By Ray Furlong
BBC correspondent in Berlin
The leader of the German Social Democrats (SPD), Franz Muentefering, has fuelled doubts about the new ruling coalition by resigning as SPD leader.
Mr Muentefering played a key role in the coalition talks
He said he would not seek re-election to his post next month after losing a key vote within the party.
He is one of the key architects of the bi-partisan coalition government with the conservative Christian Democrats.
His position as employment minister and vice-chancellor in the emerging government is now in doubt too.
Mr Muentefering's decision to quit suggests that the party could be an unstable and difficult coalition partner, riven by internal power struggles between its right and left wing.
1. Christian Democrats/Christian Social Union (CDU/CSU): 226
2. Social Democrats (SPD): 222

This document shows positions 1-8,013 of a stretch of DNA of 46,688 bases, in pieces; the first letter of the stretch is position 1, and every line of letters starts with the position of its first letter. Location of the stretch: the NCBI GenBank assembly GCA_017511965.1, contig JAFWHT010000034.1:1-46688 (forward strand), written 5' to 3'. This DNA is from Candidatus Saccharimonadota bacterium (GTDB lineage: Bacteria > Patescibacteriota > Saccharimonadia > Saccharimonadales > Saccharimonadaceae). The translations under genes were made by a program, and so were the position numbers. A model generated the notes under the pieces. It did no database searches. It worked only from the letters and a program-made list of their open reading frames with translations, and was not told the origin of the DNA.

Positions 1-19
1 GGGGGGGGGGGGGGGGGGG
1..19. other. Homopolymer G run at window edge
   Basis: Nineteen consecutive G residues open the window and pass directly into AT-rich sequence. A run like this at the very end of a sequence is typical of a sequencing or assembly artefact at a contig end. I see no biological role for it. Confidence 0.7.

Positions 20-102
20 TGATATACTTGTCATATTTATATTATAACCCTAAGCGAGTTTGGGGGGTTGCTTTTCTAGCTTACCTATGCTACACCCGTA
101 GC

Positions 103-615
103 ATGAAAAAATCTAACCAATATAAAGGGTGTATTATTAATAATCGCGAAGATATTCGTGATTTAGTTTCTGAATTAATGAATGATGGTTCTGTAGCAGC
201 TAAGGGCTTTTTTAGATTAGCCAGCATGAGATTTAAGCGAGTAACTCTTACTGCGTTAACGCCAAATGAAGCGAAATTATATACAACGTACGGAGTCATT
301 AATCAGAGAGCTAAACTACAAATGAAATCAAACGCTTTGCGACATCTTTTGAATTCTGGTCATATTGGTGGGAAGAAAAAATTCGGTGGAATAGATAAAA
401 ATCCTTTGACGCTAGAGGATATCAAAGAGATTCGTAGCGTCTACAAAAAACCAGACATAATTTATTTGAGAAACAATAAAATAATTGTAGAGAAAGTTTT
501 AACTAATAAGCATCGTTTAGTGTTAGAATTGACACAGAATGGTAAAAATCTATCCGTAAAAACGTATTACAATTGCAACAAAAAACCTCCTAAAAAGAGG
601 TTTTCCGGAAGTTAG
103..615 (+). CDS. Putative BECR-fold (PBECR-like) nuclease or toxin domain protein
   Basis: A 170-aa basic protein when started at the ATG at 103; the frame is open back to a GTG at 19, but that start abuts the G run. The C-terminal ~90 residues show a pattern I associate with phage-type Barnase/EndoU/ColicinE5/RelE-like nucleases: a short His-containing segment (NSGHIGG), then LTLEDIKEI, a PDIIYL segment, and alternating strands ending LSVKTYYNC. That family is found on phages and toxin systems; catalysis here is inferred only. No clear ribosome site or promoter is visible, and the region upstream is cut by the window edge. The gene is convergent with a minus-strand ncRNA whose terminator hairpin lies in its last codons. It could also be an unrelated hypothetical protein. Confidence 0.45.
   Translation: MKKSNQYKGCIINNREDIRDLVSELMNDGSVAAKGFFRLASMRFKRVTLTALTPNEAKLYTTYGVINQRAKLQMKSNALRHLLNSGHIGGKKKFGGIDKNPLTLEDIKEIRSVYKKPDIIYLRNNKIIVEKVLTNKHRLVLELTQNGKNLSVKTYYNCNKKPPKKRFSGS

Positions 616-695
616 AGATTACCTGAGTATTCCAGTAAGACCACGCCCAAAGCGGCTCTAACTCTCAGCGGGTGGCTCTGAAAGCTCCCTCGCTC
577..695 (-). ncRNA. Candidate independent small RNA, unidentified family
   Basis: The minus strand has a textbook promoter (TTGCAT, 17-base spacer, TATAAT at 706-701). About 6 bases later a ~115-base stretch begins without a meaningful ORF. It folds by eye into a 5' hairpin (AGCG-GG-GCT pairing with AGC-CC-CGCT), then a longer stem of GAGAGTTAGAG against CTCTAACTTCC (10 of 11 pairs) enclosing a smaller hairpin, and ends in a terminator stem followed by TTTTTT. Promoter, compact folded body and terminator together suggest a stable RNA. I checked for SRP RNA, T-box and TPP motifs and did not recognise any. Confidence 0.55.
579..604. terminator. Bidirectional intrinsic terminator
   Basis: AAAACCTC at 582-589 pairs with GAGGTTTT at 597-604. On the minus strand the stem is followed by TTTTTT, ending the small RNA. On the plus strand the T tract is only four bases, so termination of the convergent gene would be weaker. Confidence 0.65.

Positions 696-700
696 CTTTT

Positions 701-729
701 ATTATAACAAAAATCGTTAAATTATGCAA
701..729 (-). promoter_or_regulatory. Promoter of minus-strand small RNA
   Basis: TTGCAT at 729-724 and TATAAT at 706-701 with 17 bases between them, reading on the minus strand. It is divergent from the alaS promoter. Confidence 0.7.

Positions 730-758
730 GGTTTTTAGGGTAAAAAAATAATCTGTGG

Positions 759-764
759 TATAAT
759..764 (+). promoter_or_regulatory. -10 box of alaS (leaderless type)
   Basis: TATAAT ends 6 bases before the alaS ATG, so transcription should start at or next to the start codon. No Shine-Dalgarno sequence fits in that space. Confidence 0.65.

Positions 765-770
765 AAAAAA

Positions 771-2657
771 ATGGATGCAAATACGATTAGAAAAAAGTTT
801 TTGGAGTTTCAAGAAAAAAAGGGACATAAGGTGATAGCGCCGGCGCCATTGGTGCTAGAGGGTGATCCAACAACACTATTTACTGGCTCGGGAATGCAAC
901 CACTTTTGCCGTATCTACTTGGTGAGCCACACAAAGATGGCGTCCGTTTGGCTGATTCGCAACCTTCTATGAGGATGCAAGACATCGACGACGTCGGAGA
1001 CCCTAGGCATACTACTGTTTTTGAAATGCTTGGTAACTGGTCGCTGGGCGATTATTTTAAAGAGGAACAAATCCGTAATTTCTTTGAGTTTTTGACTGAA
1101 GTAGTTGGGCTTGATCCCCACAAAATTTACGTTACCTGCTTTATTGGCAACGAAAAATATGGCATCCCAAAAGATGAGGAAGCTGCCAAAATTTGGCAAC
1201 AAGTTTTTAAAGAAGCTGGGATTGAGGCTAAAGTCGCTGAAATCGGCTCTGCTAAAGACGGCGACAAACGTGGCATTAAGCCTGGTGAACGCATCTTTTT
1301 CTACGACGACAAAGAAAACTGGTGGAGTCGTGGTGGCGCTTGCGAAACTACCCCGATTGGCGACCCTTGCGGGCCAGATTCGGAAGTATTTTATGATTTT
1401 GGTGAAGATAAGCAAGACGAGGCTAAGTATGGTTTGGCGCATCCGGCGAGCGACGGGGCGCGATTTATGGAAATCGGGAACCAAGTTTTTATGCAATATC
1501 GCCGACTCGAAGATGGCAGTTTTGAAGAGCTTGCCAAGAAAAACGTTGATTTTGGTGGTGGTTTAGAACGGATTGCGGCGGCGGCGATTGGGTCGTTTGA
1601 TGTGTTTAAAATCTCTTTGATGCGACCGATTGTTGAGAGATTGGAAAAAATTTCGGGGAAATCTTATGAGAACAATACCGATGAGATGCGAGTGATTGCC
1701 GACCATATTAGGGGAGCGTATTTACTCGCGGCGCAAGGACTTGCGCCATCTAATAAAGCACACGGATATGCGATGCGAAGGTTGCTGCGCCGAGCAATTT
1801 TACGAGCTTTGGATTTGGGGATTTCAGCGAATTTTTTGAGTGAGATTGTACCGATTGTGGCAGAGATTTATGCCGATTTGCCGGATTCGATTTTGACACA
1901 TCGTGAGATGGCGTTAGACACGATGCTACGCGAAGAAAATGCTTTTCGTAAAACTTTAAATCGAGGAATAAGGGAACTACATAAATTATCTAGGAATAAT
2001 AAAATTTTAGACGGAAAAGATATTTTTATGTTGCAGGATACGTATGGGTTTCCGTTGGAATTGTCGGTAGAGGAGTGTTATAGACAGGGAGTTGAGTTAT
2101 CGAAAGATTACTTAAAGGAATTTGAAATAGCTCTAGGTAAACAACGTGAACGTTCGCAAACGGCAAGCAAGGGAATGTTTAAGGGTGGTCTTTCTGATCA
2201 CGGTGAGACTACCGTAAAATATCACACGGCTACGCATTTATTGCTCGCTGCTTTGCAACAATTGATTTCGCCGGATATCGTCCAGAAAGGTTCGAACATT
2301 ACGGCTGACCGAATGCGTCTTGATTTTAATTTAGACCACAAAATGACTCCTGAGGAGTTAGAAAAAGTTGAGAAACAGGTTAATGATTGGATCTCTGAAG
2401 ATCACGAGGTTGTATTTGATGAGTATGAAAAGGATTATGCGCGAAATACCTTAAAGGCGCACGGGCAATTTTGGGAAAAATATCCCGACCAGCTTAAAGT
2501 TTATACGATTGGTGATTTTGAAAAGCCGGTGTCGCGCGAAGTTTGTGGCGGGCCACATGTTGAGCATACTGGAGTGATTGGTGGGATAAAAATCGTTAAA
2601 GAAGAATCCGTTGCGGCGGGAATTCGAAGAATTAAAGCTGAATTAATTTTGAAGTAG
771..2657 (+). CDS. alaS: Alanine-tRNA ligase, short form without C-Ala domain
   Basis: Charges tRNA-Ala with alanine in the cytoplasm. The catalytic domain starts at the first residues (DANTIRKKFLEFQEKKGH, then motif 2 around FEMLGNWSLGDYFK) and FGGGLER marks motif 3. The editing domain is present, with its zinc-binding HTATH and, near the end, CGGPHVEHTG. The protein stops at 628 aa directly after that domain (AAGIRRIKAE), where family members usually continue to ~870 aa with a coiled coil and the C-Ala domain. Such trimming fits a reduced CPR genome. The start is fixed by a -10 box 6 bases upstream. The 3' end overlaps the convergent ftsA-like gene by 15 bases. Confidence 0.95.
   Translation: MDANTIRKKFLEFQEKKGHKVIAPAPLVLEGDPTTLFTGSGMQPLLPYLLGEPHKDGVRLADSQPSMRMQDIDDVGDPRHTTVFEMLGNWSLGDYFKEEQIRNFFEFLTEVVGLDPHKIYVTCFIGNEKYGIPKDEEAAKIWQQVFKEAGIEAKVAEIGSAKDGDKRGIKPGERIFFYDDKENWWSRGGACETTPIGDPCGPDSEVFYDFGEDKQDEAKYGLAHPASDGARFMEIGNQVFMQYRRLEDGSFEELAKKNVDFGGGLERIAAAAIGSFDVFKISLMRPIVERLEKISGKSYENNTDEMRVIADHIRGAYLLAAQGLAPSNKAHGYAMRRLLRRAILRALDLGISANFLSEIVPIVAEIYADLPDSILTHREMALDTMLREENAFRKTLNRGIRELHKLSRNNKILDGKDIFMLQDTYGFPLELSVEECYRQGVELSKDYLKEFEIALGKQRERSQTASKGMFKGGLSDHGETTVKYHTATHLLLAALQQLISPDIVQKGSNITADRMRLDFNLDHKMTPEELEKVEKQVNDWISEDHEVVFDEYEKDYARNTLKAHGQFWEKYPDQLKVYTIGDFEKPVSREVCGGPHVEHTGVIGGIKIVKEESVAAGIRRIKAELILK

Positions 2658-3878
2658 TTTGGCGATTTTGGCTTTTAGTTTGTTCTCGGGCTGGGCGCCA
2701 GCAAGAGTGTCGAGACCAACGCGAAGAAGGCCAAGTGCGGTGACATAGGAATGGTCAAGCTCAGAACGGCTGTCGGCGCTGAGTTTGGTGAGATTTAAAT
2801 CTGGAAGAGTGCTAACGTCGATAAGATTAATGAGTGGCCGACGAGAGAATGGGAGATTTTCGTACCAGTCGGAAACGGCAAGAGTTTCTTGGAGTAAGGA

3. Free Democrats (FDP): 61
4. Left Party: 54
5. Greens: 51
He made his announcement after losing a vote in the leadership over who would take the number two job in the party.
His favoured candidate was defeated by a leading left-winger - a slap in the face for Mr Muentefering.
Mr Muentefering said he would consider his position in the new coalition government after a special party conference in two weeks' time.
He was once the darling of the SPD rank-and-file. His departure suggests the political price he has had to pay for his support of painful welfare reforms pushed through by the outgoing government over the last few years.